Note: This is an archived Handbook entry from 2009. Search for this in the current handbook
|Dates & Locations:|| |
This subject has the following teaching availabilities in 2009:Semester 1, - Taught on campus.
Timetable can be viewed here. For information about these dates, click here.
|Time Commitment:||Contact Hours: Two 1-hour lectures, a 1-hour tutorial for 10 weeks of the semester and a 1-hour lecture for the first and last week of semester |
Total Time Commitment: Not available
Recommended: 12.5 points of Level 1 Criminology.
|Recommended Background Knowledge:||.|
|Non Allowed Subjects:||.|
|Core Participation Requirements:||.|
CoordinatorDr Mark Brown
Dr. Mark Brown
This subject is designed to introduce students to the major forms and structures of punishment in our society. The subject examines why we punish individuals, how we do so, and how the punishment process can be viewed in a wider social context. The first part of this subject considers the justifications for punishment and then specifically at prisons and the rapidly expanding area of community-based corrections. We then look at some 'hidden' groups in the punishment process - victims and women - before moving on to examine the work of major writers who have provided a theoretical critique of punishment and the role it plays in our society. By the end of the subject students should have a good understanding of the correctional system and be familiar with the work of important theorists like Foucault, Cohen and Hannah-Moffat.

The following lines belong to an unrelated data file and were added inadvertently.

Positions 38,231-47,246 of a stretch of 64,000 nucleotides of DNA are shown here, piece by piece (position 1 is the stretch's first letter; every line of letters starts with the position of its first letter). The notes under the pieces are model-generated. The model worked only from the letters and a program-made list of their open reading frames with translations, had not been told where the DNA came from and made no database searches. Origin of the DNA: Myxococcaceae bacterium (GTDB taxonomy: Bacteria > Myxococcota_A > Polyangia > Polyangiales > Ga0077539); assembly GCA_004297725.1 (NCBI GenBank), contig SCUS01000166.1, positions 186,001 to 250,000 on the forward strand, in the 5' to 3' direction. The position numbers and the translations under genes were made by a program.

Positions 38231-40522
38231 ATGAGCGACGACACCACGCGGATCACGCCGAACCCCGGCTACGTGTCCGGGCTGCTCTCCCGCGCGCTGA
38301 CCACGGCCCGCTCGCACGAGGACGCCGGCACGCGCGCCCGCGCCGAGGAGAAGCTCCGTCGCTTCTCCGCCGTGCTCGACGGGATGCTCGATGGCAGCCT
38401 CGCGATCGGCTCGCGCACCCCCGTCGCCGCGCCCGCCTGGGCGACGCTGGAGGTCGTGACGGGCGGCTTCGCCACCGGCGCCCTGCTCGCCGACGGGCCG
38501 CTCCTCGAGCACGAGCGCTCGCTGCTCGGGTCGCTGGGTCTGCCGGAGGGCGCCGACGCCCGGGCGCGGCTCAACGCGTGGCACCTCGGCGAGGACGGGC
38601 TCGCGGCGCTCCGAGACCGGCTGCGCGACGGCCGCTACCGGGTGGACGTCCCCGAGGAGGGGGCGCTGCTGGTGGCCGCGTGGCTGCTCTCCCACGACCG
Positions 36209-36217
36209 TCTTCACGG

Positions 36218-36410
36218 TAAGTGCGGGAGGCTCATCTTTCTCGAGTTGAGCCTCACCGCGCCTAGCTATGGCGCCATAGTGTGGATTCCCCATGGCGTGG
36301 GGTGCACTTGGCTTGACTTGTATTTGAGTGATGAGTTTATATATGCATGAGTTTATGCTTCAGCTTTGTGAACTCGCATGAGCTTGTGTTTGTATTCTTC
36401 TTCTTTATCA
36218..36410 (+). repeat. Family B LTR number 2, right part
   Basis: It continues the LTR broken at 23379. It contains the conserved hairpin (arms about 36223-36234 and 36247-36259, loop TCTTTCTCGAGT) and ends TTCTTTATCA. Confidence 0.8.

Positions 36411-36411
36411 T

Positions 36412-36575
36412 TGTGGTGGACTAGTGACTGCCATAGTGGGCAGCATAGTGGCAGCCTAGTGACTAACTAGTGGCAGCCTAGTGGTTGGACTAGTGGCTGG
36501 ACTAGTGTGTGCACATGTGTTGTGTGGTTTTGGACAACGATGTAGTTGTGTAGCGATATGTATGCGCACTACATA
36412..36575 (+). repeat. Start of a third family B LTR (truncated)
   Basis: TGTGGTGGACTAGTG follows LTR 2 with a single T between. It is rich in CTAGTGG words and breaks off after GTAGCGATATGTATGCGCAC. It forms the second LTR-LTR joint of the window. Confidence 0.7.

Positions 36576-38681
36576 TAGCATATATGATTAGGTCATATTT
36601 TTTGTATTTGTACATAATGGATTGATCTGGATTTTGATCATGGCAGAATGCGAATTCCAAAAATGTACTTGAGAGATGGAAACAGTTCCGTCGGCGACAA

An essay of 2000 words 50% (due during the semester), a 1-hour class test of 1000 words 25% (due mid-semester) and a 1000 word take-home test 25% (due on the first day of the examination period).
|Prescribed Texts:||A subject reader will be available from the University Bookshop|
|Breadth Options:|| |
This subject potentially can be taken as a breadth subject component for the following courses:
You should visit learn more about breadth subjects and read the breadth requirements for your degree, and should discuss your choice with your student adviser, before deciding on your subjects.
|Fees Information:||Subject EFTSL, Level, Discipline & Census Date|
Formerly available as 191-208, 191-308, 191-007 and 191-312. Students who have completed 191-208, 191-308, 191-007 or 191-312 are not eligible to enrol in this subject.
Available as a Breadth subject.
Graduate Certificate in Criminology |
Socio-legal Studies Major
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